The Meeting House That Started Our Community
This photo below was taken at the corner of Queen and Cooper. It shows Hespeler’s very fashionable Post Office and St. Mary’s Catholic Church. The building pictured between them has an interesting story and dates back to even before Hespeler got its name – known as Bergeytown at the time.
The Community Meeting House was built in the 1840’s by Michael Bergey, the Hamlet’s first resident. It was located immediately east of the present Catholic Church on Cooper Street. It was constructed to provide a meeting hall for the settlement’s growing population.
Community Meeting House
During its life, the building hosted services of nearly all church denominations (before their churches were built), club and organization meetings, political and social gatherings. It was home to the Temperance Society; and many, many couples began their married life with a reception in the hall.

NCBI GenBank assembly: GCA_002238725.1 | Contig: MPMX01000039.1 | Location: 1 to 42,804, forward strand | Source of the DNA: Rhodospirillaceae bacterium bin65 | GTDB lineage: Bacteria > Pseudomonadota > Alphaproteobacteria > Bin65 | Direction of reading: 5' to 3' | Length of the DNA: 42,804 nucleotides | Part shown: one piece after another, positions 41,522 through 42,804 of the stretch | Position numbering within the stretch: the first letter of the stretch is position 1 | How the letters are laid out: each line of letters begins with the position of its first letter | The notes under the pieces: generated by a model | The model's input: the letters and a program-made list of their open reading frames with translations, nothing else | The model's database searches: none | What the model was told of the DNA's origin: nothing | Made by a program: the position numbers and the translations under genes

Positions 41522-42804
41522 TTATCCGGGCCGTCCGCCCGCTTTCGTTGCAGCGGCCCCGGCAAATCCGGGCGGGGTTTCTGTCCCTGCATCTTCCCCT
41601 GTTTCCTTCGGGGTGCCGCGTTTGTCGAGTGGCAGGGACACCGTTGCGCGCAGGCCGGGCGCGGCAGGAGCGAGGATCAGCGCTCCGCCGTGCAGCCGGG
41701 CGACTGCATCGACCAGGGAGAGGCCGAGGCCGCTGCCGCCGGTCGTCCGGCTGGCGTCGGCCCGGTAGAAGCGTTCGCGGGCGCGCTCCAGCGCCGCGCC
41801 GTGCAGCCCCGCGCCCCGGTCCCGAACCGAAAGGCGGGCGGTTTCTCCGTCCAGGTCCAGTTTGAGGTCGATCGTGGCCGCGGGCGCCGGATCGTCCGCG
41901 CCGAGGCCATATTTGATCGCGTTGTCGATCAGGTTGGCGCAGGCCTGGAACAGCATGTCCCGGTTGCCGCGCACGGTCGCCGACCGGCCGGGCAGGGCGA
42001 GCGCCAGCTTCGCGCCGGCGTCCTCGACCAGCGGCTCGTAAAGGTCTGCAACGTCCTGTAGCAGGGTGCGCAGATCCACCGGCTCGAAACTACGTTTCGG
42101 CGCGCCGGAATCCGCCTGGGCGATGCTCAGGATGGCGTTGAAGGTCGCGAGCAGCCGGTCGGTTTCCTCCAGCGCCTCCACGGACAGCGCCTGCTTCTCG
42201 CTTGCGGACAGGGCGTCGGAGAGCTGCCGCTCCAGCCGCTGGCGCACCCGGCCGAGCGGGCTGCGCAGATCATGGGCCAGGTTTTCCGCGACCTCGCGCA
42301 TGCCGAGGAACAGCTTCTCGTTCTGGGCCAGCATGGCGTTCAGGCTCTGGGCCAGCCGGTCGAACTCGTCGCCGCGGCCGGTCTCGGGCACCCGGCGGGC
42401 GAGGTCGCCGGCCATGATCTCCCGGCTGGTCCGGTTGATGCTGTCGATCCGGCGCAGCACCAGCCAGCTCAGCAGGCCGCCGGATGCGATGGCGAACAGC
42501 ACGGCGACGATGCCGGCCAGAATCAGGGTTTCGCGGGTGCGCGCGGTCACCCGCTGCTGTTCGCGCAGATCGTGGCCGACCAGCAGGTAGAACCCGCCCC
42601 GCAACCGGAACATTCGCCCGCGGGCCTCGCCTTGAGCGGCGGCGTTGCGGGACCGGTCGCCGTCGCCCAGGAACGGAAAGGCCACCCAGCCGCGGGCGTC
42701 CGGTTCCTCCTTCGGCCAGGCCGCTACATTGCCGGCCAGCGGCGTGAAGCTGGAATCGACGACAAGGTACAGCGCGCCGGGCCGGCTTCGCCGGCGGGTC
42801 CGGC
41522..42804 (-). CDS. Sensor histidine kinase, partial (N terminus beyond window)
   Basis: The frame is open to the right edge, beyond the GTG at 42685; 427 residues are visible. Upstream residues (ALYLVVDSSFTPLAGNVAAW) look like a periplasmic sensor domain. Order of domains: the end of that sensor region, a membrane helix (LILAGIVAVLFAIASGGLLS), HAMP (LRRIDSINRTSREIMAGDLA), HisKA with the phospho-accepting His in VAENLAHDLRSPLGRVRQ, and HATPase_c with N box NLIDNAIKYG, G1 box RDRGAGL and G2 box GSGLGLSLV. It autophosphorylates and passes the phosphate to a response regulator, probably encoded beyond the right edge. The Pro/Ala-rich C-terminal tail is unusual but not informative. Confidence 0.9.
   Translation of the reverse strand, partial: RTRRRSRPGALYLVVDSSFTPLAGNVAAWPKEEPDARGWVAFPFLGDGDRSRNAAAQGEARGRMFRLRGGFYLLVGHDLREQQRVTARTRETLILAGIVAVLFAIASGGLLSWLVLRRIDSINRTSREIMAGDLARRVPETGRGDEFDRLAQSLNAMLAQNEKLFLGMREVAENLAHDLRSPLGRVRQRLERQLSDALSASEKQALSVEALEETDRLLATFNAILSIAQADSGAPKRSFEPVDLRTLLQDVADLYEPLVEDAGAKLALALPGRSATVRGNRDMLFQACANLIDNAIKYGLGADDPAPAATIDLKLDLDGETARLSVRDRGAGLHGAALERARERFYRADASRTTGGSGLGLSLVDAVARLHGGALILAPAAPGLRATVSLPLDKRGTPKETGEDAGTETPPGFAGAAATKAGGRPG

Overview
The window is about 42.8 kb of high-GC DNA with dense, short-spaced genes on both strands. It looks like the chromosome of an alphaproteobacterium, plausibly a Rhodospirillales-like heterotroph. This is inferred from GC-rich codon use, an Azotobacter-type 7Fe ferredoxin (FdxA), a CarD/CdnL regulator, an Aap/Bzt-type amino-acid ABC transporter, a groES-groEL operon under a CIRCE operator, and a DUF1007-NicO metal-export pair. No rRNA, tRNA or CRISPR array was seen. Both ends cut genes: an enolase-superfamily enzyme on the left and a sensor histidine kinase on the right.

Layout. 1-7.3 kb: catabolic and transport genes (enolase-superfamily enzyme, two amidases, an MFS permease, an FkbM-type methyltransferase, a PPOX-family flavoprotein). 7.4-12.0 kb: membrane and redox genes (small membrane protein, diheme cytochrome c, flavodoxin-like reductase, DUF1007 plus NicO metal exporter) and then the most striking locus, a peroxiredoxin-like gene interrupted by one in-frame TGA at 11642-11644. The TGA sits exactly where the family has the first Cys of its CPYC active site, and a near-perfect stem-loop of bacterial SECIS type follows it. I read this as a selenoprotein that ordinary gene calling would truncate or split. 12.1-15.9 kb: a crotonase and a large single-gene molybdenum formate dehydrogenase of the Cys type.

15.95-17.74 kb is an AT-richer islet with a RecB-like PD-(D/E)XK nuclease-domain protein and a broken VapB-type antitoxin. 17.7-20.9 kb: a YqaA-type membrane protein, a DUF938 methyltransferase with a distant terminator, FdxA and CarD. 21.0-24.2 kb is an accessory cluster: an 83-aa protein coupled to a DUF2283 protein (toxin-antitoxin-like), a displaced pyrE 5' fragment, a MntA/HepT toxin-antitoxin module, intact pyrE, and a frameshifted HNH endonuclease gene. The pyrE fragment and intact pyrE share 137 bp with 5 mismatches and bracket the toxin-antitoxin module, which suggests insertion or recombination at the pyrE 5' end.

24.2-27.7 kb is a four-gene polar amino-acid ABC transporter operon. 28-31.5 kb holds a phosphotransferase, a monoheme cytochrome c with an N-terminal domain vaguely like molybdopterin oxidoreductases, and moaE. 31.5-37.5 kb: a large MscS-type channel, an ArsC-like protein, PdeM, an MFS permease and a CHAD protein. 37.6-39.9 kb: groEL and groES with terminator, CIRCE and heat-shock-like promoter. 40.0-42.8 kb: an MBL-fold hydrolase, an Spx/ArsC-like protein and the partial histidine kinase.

The old Community House was torn down in 1944 and the lumber was stored on site. It consisted of 6 x 8” hand hewn timbers, 4×4” roof rafters and walls made of 4 x 12” dovetailed timbers fastened with wooden pegs. The sheathing was 1/2” tongue and grooved pine boards. The lumber was recycled and sold for various purposes.
In 1945, Ernest Connell purchased a supply for $200, recut the timber to size and with his family; wife Hilda, children Jack, Joan and Jean built their home at 142 George Street (Henderson today). The lumber is still providing shelter – more than 160 years later.